J Racial Ethn Health Disparities. 2020 Oct 19. doi: 10.1007/s40615-020-00873-w. Online ahead of print.
PURPOSE: Although some research has been done on end-of-life (EOL) preferences and wishes, our knowledge of racial differences in the EOL wishes of non-Hispanic White and non-Hispanic Black middle-aged and older adults is limited. Previous studies exploring such racial differences have focused mainly on EOL decision-making as reflected in advance healthcare directives concerning life-sustaining medical treatment. In need of examination are aspects of EOL care that are not decision-based and therefore not normally covered by written advance healthcare directives. This study focuses on racial differences in non-decision-based aspects of EOL care, that is, EOL care that incorporates patients’ beliefs, culture, or religion.
AIM: To test the combined effects of race, socioeconomic status, health status, spirituality, perceived discrimination and medical mistrust on the EOL non-decision-based desires and wishes of a representative sample of non-Hispanic White and non-Hispanic Black older California adults.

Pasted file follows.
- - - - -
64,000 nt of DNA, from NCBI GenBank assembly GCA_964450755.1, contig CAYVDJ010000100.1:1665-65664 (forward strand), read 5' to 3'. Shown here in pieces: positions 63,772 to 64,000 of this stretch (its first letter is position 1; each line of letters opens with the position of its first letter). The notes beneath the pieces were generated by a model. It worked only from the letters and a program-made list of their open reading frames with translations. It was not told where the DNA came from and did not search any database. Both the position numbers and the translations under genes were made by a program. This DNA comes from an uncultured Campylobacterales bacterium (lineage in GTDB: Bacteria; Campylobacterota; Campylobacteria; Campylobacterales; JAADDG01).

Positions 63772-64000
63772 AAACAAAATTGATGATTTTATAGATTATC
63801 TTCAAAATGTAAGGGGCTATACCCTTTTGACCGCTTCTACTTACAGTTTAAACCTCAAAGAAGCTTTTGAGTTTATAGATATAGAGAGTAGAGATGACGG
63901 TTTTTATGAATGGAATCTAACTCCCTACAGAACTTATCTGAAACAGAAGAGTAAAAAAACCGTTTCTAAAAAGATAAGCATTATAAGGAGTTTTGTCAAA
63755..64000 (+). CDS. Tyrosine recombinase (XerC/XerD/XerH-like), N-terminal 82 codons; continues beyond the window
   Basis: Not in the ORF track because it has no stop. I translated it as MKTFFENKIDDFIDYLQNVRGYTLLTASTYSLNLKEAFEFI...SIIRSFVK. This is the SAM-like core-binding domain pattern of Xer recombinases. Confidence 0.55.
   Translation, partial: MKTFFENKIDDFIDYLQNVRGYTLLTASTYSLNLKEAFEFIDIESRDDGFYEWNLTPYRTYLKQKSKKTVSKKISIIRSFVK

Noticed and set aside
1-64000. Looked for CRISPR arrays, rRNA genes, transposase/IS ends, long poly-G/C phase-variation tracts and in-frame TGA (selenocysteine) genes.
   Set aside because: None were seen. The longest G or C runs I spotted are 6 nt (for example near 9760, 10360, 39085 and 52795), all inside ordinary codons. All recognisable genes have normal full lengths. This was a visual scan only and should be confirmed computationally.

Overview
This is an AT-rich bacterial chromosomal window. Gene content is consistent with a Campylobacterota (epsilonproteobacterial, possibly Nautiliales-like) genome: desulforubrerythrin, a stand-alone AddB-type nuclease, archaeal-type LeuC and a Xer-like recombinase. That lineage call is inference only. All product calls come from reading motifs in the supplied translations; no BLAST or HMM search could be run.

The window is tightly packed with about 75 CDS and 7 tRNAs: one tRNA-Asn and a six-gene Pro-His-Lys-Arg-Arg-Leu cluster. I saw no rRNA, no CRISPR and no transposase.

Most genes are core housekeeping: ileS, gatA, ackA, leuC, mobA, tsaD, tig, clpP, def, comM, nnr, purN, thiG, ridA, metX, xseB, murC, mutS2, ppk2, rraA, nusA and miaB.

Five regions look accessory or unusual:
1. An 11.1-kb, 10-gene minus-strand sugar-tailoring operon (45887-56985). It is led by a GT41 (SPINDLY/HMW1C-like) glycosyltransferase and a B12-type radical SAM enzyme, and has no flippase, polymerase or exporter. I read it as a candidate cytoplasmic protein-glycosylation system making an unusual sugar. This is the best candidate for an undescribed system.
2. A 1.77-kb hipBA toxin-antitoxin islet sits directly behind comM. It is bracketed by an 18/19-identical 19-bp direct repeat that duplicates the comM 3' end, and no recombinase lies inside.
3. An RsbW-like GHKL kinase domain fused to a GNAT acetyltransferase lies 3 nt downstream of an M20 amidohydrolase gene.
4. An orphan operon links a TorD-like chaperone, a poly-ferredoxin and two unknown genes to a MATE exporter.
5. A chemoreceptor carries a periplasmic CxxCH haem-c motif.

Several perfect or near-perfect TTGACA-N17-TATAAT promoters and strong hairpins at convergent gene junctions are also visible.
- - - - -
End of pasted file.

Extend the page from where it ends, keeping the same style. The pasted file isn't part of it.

METHODS: This cross-sectional study used data from the Survey of California Adults on Serious Illness and End-of-Life 2019. To perform data analysis, we used multiple logistic regression models.
RESULTS: Non-Hispanic Blacks reported more EOL non-decision-based desires and wishes than non-Hispanic Whites. In addition to gender, age, and education other determinants of EOL non-decision-based medical desires and wishes included perceived and objective health status, spirituality, and medical trust. Poverty level, perceived discrimination did not correlate with EOL medical wishes.
CONCLUSION: Non-Hispanic Blacks desired a closer relationship with their providers as well as a higher level of respect for their cultural beliefs and values from their providers compared with their White counterparts. Awareness, understanding, and respecting the cultural beliefs and values of older non-Hispanic Black patients, that usually are seen by non-Hispanic Black providers, is the first step for meaningful relationship between non-Hispanic Black patients and their providers that directly improve the end-of-life quality of life for this segment of our population.